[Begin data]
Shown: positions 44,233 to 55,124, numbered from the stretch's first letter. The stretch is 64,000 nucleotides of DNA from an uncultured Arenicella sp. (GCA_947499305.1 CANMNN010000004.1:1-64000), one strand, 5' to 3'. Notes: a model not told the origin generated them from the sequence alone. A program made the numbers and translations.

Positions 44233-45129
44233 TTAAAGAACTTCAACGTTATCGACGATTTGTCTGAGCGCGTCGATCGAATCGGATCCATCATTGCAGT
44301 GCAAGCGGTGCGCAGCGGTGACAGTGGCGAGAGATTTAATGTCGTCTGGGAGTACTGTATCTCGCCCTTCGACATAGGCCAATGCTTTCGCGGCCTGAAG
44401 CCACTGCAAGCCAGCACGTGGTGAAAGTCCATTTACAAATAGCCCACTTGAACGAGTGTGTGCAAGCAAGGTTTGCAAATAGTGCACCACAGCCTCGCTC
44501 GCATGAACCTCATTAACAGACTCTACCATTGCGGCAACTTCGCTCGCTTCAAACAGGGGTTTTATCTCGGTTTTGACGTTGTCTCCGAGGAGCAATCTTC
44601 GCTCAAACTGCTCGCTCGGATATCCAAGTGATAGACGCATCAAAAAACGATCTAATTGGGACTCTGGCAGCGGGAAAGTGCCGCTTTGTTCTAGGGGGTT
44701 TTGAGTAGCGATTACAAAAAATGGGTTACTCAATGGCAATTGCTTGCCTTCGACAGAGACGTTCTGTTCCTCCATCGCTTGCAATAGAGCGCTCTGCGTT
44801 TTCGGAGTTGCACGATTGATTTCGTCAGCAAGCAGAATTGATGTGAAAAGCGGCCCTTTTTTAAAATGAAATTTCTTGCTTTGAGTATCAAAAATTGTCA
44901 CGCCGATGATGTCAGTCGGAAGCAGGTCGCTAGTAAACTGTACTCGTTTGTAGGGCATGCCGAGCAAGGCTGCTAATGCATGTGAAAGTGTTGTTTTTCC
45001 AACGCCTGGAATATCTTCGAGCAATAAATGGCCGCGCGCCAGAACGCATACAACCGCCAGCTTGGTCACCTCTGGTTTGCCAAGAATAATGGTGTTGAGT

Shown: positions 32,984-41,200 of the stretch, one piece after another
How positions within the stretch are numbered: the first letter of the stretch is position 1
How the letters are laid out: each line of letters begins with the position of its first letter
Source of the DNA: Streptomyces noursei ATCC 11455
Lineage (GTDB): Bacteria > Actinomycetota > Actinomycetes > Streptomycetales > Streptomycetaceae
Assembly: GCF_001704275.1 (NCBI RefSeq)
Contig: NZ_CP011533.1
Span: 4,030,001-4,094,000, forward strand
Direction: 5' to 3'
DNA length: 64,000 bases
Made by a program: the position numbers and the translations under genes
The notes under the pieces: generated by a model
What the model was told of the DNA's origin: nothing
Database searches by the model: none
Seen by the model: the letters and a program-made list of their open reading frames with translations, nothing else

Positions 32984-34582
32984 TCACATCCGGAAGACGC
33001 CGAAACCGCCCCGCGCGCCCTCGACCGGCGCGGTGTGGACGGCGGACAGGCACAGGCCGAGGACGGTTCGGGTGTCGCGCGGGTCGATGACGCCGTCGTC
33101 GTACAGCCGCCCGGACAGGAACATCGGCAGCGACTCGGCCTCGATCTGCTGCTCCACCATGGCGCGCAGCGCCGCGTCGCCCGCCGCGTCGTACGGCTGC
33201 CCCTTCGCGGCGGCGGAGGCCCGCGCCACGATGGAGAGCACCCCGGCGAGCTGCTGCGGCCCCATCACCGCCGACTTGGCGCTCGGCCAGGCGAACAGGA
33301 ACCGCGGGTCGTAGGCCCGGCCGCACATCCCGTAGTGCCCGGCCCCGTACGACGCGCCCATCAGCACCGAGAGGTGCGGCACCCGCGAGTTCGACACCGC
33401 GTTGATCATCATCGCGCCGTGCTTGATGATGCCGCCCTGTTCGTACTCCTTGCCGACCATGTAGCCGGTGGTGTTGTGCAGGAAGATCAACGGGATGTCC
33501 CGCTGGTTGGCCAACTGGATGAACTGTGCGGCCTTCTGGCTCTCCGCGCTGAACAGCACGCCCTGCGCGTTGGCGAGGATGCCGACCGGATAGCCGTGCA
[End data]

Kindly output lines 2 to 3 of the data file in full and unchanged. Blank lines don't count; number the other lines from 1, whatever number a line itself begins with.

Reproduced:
Positions 44233-45129
44233 TTAAAGAACTTCAACGTTATCGACGATTTGTCTGAGCGCGTCGATCGAATCGGATCCATCATTGCAGT